I've been busy all day talking, listening, and maybe even learning a thing or two at the 2010 GPU Tech Conference. The speaker from the NOAA session (topic of another blog) put the move toward GPUs into perspective toward the end of his talk today with two key points. His first point was that big HPC advances tend to come at …
Thanks for the memory
Well for the moment I'll ignore the excellent point that hardware costs are far from the end of the story, and simply ask does this table refer to a Fermi based system with the same total memory footprint as Jaguar? After all, if you ain't got the memory, you can't solve the problem.
...and the bandwidth
GPUs are hopeless for anything that isn't embarassingly parallel and purely computational. Even web-serving doesn't fit into that category. And if your problem really is embarrassingly parallel, purely computational *and worth spending several million on*, then you'd be cheaper and faster hiring an electronics engineer to glue together a modest number of FPGAs.
GPUs are games, not game changers.
If we are to believe Intel, come 2012, the multicore Knight's corner processor, combing elements of both x64 and GPU, should be on the market. It should have the best of both worlds, using its integrated GPU effectivily without having to learn to code specifically for it.
Or is this too good to be true?
This is to good to be (completely) true
Some problems will transfer so easily to GPUtastic (my preference) code, but in many cases, had coding and UNDERSTANDING the algorithm at hand remains necessary. The highly data-driven image analysis software we develop falls heavily in the latter category
Hang on, lets at least normalise that table...
GPU Alternative Performance..2.3 PFlop/s............... 2.3 PFlop/s
Cores................................. 250,000 CPU cores.. 2,300 Fermi GPUs
Size........................................ 284 cabinets............. 23 cabinets
Power draw.............................. 7-10 MW.................. 1.15 MW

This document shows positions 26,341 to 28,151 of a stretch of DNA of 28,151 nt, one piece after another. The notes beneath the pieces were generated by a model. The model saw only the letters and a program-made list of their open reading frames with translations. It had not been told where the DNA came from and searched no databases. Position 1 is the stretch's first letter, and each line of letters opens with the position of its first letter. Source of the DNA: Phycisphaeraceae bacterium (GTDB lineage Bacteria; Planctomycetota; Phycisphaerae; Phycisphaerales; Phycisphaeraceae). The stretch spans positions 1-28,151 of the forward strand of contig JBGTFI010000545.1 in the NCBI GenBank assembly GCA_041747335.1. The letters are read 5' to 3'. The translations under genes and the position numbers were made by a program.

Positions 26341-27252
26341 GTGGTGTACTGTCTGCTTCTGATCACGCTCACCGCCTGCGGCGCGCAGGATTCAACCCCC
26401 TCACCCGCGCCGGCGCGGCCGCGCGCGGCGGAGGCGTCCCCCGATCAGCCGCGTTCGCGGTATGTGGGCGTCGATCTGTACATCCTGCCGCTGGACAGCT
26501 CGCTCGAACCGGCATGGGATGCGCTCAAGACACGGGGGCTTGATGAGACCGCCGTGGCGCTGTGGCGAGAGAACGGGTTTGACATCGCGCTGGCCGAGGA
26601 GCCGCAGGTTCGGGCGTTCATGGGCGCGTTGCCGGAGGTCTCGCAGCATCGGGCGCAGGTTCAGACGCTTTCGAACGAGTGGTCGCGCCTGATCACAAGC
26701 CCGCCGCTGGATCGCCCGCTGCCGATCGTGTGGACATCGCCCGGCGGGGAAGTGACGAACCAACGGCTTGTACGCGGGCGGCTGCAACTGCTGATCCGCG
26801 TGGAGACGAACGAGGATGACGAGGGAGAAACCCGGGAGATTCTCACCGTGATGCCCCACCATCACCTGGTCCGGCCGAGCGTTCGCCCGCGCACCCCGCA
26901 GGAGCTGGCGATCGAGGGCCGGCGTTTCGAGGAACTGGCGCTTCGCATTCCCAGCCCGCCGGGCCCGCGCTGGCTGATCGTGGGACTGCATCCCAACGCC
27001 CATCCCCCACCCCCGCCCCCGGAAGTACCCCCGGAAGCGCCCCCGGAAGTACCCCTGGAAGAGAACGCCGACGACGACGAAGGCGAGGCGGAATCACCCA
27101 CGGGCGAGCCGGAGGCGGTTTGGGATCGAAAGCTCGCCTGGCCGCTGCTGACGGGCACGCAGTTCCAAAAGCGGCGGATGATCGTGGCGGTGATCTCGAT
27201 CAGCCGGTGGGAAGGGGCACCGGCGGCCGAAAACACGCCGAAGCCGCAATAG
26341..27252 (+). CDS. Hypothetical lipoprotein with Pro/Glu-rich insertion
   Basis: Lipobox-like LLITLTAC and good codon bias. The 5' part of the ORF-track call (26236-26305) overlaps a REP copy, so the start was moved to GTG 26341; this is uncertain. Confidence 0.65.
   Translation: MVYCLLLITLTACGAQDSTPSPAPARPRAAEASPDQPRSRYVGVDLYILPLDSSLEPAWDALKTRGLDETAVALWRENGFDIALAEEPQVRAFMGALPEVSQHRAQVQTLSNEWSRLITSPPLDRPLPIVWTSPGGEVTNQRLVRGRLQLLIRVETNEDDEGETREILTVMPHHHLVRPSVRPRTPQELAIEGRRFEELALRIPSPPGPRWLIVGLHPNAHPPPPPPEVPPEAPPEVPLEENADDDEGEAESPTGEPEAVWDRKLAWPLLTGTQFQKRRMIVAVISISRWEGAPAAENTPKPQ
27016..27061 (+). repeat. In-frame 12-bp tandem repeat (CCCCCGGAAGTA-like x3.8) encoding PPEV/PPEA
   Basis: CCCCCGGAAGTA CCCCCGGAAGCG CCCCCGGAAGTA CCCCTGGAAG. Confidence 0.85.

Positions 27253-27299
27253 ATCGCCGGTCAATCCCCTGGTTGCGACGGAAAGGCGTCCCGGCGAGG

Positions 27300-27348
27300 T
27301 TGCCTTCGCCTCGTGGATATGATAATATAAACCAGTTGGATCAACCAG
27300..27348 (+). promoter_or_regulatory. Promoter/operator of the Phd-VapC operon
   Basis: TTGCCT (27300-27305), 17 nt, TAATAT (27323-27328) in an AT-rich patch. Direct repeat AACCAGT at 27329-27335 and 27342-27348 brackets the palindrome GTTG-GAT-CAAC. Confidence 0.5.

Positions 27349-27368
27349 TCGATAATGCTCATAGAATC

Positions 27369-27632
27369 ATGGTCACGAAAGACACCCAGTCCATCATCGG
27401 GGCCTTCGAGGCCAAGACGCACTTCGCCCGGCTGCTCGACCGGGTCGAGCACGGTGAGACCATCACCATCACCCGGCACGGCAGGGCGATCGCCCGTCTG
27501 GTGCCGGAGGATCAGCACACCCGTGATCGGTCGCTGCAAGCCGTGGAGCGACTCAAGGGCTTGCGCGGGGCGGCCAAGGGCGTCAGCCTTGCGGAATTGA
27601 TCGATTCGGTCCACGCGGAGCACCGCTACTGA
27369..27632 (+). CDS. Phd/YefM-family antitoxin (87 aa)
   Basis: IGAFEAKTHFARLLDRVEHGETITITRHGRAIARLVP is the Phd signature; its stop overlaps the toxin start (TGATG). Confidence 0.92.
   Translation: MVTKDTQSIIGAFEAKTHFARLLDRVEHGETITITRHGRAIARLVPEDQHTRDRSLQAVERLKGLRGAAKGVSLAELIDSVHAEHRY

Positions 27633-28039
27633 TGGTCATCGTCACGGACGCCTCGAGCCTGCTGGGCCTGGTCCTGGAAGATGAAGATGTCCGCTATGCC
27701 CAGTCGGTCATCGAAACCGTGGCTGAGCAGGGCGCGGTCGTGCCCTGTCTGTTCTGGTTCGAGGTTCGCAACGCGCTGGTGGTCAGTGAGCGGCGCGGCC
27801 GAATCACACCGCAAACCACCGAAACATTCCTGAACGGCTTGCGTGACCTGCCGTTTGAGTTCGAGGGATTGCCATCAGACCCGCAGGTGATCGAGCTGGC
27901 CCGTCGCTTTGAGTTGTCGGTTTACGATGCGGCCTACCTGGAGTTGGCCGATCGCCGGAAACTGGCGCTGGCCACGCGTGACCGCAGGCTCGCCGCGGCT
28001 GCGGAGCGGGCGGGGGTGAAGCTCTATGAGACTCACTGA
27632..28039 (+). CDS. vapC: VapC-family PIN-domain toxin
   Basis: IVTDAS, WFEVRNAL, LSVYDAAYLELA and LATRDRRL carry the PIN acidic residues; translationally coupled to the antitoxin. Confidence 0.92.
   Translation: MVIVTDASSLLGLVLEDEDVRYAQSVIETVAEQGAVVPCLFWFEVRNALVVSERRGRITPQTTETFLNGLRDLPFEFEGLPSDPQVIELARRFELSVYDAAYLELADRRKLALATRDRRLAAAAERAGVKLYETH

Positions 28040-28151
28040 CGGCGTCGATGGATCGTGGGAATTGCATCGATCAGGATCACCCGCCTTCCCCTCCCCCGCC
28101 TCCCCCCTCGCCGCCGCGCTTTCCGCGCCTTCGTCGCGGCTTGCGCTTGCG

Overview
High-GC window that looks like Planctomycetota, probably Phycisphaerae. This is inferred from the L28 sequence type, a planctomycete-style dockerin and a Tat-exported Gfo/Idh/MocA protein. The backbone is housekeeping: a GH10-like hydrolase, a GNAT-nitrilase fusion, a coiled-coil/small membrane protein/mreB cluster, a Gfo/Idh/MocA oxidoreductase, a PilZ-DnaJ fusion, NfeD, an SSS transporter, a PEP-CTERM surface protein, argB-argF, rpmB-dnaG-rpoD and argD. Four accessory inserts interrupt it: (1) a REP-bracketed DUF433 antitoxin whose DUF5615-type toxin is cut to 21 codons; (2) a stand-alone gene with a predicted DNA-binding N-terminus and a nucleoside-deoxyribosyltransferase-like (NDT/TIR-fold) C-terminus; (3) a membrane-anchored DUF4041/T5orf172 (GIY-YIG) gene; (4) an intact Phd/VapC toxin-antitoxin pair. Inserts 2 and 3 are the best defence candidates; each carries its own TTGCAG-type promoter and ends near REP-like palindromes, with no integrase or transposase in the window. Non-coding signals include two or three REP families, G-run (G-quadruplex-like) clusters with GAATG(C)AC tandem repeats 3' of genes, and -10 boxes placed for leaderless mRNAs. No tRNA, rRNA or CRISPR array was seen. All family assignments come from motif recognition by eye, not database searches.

Cost..................................... $50-$100 million ...... $11.5-$23 million
That's better (the marketing spin was getting to me). It shows cost differences isn't so great.
Anyway I'm all for GPUs (and any other solution) as Intel CPU performance over the past few years seems to be running out of steam so to speak, as its really not moving forward as fast as I had hoped. Even the available amounts of ram per motherboard are not getting much bigger. in fact many motherboards are going over to 2 memory slots not more slots :( ... Its all starting to feel like Intel CPUs are stuck with small incremental improvements. We do need a new way forward for all sizes of computers if Intel can't provide.
more than worth it
I do agree that only applications which are ‘embarrassingly parallel’ will run well on GPUs. However, in contrast to what many people say I don’t necessarily think the answer here is to simply ‘re-write the software’ or make it ‘GPU-riffic’ or ‘GPU-tastic’. I don’t believe it is that easy. If these codes were written in the 70s and 80s, etc, then it’s feasible that the developers will have changed roles, moved companies or are simply not in a position to help. I would argue that it requires a team of people which encompass both computation science skills but also importantly domain knowledge of the subject the code is to be used for, such as physics or chemistry. The two parts must work together; a collaborative approach is more likely to succeed. That may sound hard work and could put some IT managers off, but based on the stats in this article, it would be more than worth it.
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